LONDON (Reuters) - British ministers are to discuss on Monday further tightening travel restrictions, the BBC reported on Saturday, adding that people arriving in the country could be required to quarantine in hotels.
Prime Minister Boris Johnson told a news conference on Friday that the UK may need to implement further measures to protect its borders from new variants of COVID-19.
Britain’s current restrictions ban most international travel while new rules introduced earlier in January require a negative coronavirus test before departure for most people arriving, as well as a period of quarantine.
The government is considering making it mandatory for travellers to spend that 10-day quarantine period in a hotel for which they would have to pay, as a way to enforce the quarantine rules, the BBC said.
Amid growing worries about new COVID-19 variants, critics of Britain’s current quarantine policy say it is not sufficiently enforced.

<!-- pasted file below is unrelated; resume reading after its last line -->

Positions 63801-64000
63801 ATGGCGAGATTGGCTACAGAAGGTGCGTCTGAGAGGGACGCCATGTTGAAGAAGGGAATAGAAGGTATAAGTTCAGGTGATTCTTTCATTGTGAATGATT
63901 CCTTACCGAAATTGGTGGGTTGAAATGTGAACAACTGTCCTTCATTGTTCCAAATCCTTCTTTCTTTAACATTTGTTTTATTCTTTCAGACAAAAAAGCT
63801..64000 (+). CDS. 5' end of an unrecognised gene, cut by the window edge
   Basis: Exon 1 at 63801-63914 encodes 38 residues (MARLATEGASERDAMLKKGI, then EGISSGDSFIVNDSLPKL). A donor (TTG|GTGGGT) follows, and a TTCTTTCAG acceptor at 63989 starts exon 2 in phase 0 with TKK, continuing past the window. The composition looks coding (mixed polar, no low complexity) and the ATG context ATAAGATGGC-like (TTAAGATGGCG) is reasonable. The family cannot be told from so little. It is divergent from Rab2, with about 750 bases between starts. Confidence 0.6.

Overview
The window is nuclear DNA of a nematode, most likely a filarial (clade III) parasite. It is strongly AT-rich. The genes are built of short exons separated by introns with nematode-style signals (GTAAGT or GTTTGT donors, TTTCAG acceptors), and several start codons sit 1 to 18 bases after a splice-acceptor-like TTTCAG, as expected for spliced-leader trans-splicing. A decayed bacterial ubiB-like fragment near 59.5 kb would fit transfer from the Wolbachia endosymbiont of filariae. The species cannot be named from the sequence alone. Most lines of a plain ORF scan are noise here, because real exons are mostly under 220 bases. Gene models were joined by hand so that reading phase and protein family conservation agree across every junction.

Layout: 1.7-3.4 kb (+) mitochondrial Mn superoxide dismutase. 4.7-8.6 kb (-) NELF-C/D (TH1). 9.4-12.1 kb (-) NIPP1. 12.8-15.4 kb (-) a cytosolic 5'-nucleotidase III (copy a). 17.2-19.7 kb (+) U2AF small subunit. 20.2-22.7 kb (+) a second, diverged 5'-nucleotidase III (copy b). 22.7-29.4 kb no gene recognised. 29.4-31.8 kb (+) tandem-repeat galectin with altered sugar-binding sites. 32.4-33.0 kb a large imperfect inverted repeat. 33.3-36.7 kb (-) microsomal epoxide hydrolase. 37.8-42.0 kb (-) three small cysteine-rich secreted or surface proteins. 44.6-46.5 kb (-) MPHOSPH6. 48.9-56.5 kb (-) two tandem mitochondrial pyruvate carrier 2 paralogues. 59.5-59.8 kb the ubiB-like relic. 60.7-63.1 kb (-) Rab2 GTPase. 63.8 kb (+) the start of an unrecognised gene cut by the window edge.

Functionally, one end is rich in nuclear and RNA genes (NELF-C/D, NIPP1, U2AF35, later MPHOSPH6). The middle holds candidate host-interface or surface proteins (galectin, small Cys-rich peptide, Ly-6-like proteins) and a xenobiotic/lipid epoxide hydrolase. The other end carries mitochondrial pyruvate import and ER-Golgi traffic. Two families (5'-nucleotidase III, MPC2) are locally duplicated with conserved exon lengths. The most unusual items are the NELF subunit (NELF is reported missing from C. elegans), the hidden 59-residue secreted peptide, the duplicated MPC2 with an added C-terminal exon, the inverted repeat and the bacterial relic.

Stricter border rules would be a fresh blow for the aviation and travel sectors, already under great financial strain from close to a year of COVID-19 restrictions and minimal revenues.
In England, the 10-day quarantine requirement can be reduced if the traveller has a negative COVID-19 test after five days, while Scotland, Wales and Northern Ireland all have slightly different rules.
Reporting by Sarah Young; Editing by Frances Kerry
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